Santa the Ad Man
More than one child must have been troubled by all these commercial Kringles. Why would Santa Claus appear in so many ads, urging people to buy gifts, when he and his elves were making all the gifts up at the North Pole?
Over the years, they saw Santa promote everything from gasoline to chewing gum, socks, typewriters, electric lights, orange juice, and antacid. Some of the more interesting versions of Santa can be seen in the 1920 ads for Interwoven socks and Kuppenheimer good clothes. They were created by the popular illustrator, and frequent Post cover artist, J.C. Leyendecker.
Here’s one weird-looking Santa from 1911:
Post cover artist J.C. Leyendecker illustrated this ad.
You can count on clothing ads to feature quality artwork.
Another Leyendecker Santa ad.
Done with Christmas, Santa begins work on his memoirs:
Santa’s elves, all hard at work making… appliances?
Whatever happened to flying reindeer?
Santa’s only request:
Still looking for gift ideas? Because everyone needs socks.
It doesn’t get more Christmas-y than this.
I guess he’s done with milk.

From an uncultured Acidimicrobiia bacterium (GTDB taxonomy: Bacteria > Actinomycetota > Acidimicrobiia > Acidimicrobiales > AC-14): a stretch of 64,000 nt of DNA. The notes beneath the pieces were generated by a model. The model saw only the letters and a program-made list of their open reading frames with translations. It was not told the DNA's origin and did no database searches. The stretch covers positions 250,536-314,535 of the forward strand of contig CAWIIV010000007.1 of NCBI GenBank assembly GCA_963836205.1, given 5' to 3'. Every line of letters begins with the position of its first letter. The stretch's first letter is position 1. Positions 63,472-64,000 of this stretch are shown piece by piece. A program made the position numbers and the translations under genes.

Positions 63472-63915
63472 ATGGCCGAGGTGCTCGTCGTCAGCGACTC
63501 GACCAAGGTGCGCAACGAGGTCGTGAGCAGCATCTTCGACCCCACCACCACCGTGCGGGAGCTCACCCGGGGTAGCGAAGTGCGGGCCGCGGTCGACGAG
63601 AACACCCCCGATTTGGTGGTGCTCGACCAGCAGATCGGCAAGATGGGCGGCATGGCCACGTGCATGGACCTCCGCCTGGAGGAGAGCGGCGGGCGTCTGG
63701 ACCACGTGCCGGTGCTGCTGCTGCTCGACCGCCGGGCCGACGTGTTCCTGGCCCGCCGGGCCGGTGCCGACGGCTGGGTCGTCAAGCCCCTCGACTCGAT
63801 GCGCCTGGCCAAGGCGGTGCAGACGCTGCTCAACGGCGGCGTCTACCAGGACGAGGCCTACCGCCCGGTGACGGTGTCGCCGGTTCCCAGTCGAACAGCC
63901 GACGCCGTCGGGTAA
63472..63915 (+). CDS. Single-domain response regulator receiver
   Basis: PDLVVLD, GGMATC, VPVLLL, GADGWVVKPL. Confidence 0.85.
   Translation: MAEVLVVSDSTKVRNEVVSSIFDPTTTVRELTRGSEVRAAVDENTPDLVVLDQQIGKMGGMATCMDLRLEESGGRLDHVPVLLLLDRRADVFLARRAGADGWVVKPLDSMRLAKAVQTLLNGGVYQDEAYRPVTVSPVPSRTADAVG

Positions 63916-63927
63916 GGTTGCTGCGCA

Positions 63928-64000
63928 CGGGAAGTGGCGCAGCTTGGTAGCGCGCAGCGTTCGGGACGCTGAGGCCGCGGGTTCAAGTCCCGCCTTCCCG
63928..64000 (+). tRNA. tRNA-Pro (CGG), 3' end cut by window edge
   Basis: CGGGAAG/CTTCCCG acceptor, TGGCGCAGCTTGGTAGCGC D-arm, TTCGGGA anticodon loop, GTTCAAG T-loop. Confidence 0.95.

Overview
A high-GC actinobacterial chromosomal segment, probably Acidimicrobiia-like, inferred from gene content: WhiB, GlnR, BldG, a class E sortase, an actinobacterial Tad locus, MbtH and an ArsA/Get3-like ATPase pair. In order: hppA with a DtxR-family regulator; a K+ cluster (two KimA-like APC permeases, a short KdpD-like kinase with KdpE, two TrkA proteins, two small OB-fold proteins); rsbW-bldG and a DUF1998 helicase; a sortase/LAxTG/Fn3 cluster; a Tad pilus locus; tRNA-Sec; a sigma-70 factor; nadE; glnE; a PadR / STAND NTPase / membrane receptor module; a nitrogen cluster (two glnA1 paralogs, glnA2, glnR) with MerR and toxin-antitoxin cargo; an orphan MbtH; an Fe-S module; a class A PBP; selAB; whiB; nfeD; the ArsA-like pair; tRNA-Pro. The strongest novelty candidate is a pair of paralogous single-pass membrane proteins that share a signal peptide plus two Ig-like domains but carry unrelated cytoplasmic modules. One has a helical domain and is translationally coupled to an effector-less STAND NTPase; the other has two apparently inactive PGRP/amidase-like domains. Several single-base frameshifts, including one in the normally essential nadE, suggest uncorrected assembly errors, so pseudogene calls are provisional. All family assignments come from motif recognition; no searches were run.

Even Santa needs an Alka-Seltzer sometimes.
Something’s off about this Santa…
Curious Christmas Ads
In an effort to cash in on Christmas sales, everybody from car manufacturers to tobacco companies to the United States government released Christmas-themed ads. In 1919, The Faultless Rubber Company tried to get in on the Christmas-gift-buying momentum to sell their baby bottles, hot water bottles, and enema bags. The American Chain Company used a Christmas theme to promote their tire chains and automobile jacks. Mueller Faucets selling plumbing fixtures by showing a rooftop Santa listening for dripping faucets in 1926.
Christmas is a time for giving, but it has also long been a time for buying and selling. Enjoy this selection of Christmas ads that have little to do with Christmas.